It’s often said, “Be careful what you wish for,” and in the case of Myanmar’s burgeoning tourism industry, no truer words were ever spoken.
In the past year or so, there have been incredible changes in Myanmar. Aung San Suu Kyi was freed from house arrest, ran for election and won a seat in Myanmar’s parliament; the country’s president has engaged in various reforms and freed political prisoners; media restrictions have been lifted … and well, the world was watching all of these amazing developments, and all of a sudden many travelers want to visit the country. Perhaps too many.
Due to this sudden spike in tourist arrivals, the country’s tourism industry is fraying at the seams. You can safely assume that all hotels in Myanmar have raised their rates compared to a year ago, but many have gone beyond simple seasonal rate hikes and have doubled or tripled the cost of a night’s stay. One reason for this rate ugliness is the simple fact that there is a shortage of hotel rooms. Supply and demand, don’t you know. If you are planning on visiting in the next month or two, but haven’t booked a room yet, well … good luck. You’re gonna need it. There may be no room at the inn for you, your spouse, and 2.5 kids.
And it’s not only hotel rooms that are at a premium. Airplane flights, seats on boats, buses, and trains may also be hard to come by … and more expensive. Thinking of hiring a private car and driver to get from one town to another, or maybe the services of a tour guide who can speak your language with some competency? Once again, if you haven’t made those arrangements already, it’s probably too late. If nothing else, the good ones are taken.
And what about, uh, eating? Most people have to do that at least a couple of times each day. But where will you eat? And much will it cost? I was talking to a woman who owns a restaurant in Yangon earlier this week and I mentioned that business must be very good lately. She let out a big sigh, and confirmed that yes, her place was very busy, but because there were so many tour groups descending on her place, it was placing extra demands on her staff; from cooks to waiters and managers. When you are used to serving a certain number of customers each night and all of a sudden that number triples, how will you handle it? Plus, the fact that tour groups comprise the majority of customers at her restaurant, many independent travelers found themselves either being turned away or having to wait a very long time to be served. Such is the price of success.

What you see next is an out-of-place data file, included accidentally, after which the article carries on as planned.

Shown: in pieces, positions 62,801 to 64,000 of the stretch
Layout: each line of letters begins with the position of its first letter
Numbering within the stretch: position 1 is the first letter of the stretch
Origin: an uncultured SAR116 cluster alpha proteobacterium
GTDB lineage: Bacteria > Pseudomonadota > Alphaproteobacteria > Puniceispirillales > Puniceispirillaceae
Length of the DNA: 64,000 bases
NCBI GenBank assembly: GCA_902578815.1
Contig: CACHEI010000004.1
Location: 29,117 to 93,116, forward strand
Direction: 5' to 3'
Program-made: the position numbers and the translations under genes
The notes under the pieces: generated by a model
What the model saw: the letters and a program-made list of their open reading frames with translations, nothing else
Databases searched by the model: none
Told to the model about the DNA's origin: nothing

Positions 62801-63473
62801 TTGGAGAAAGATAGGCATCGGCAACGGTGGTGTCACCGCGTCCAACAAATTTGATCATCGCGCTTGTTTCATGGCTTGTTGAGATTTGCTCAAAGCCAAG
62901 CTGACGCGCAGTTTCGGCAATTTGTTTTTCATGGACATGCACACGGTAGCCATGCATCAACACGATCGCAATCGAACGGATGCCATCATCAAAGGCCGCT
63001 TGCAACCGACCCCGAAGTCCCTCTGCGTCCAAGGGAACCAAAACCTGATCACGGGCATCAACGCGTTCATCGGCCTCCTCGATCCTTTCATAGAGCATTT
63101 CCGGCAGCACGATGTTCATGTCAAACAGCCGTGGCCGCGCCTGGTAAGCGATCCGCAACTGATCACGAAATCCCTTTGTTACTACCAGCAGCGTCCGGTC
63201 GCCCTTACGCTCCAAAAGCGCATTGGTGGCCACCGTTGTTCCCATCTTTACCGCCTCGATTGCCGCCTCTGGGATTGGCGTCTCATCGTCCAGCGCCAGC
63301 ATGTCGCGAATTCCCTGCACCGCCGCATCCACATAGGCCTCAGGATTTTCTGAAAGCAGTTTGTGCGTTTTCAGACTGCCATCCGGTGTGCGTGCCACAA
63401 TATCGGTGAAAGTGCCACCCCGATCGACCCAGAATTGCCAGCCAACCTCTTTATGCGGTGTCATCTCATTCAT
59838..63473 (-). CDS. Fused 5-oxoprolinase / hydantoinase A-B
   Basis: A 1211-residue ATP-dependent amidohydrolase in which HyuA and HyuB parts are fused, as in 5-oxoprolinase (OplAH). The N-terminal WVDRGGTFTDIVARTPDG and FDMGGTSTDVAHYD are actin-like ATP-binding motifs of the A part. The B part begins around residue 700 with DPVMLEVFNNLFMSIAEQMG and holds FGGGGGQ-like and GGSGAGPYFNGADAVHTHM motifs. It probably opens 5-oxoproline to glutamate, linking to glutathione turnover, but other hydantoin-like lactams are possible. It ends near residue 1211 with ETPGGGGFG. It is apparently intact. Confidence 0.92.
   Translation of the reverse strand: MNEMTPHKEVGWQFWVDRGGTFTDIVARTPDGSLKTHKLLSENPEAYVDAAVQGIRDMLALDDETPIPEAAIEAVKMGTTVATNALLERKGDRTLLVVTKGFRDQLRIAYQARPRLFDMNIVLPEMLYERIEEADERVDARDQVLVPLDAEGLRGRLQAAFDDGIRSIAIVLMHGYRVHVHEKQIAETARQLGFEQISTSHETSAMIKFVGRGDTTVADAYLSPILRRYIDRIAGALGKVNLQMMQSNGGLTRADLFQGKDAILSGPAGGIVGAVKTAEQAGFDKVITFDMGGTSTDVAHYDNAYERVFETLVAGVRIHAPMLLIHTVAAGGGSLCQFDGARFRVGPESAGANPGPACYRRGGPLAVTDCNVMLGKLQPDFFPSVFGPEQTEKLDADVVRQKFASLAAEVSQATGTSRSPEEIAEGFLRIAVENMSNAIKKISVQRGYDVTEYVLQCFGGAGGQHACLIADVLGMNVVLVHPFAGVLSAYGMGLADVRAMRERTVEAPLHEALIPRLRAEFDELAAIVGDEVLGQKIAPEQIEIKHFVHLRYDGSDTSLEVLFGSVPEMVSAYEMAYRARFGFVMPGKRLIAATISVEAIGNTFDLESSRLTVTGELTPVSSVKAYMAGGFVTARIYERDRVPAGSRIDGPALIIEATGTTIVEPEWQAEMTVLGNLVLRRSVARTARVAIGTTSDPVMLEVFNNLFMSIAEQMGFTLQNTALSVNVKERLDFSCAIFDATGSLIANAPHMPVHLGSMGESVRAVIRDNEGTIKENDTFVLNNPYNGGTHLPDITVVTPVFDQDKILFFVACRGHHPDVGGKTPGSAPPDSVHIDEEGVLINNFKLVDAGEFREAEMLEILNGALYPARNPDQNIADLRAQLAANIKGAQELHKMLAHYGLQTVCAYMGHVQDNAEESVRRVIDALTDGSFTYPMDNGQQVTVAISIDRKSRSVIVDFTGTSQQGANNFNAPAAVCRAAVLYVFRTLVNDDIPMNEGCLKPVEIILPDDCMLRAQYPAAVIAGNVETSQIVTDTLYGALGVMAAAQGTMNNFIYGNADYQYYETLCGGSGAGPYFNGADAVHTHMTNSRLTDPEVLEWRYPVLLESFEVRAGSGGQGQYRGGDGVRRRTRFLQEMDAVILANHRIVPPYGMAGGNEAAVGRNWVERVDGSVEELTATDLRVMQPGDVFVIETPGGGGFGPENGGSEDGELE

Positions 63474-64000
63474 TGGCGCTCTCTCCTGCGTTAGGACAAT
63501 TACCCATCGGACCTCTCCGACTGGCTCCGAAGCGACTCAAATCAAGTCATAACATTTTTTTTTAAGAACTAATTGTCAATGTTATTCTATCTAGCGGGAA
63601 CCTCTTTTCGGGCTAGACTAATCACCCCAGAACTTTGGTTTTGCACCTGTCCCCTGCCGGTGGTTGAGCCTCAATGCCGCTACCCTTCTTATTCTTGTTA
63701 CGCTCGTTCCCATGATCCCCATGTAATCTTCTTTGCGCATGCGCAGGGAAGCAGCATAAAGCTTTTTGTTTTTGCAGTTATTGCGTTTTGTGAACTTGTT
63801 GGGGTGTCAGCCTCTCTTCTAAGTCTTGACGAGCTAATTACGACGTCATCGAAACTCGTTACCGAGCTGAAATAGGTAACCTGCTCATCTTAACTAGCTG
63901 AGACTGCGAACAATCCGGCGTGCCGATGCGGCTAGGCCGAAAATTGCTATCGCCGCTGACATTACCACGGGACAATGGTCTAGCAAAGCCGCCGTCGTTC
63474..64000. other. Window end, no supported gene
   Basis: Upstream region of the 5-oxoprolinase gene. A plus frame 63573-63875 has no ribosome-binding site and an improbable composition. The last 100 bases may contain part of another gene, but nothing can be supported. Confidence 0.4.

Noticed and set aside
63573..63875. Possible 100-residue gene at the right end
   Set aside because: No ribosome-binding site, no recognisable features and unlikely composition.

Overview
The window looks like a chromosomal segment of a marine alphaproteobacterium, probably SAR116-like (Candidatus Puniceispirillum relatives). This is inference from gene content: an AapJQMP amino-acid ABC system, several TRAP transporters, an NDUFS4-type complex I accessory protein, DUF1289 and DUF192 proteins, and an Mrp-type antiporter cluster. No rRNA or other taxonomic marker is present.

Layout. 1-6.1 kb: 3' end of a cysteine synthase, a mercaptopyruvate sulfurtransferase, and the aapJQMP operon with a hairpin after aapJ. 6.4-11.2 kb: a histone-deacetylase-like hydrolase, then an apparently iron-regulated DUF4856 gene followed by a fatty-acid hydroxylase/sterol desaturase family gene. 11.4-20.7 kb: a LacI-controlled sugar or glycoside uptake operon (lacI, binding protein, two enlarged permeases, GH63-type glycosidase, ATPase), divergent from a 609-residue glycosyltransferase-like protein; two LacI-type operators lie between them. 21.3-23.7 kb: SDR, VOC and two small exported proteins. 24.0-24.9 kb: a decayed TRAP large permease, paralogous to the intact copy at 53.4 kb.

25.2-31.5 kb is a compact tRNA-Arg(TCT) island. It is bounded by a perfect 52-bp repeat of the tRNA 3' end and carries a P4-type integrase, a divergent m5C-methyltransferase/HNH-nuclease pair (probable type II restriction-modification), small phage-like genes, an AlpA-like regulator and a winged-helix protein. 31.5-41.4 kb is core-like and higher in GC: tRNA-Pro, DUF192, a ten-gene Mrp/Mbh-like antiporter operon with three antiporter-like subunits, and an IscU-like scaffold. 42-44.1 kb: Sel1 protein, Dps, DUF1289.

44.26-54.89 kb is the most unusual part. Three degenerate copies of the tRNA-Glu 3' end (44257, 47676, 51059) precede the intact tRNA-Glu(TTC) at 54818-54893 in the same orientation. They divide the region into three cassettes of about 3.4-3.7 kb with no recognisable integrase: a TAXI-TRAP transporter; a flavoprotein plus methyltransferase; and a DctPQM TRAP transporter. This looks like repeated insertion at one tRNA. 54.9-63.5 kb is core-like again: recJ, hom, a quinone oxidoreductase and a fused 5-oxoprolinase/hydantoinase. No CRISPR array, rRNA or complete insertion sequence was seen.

Thus, I fear that anyone visiting Myanmar for the first time this year, or in the coming months, but not come away with the most positive of impressions. I’m sure they will be pleased by the friendliness and politeness of the locals, plus the fact that it’s an extremely safe country to visit, but it’s no longer a particularly affordable travel destination, and the quality of lodging and meals may not live up the standards of many veteran travelers. Also, there are still troublesome money issues: credit cards are not widely accepted, ATMs are just in the planning stages, and any US bank notes you wish to exchange must be in immaculate condition or they will be refused.
Hopefully, this new wave of tourists will be very patient and considerate, realizing that they are visiting a country that is still getting its sea legs. But if they give Myanmar a chance, they may end up loving it.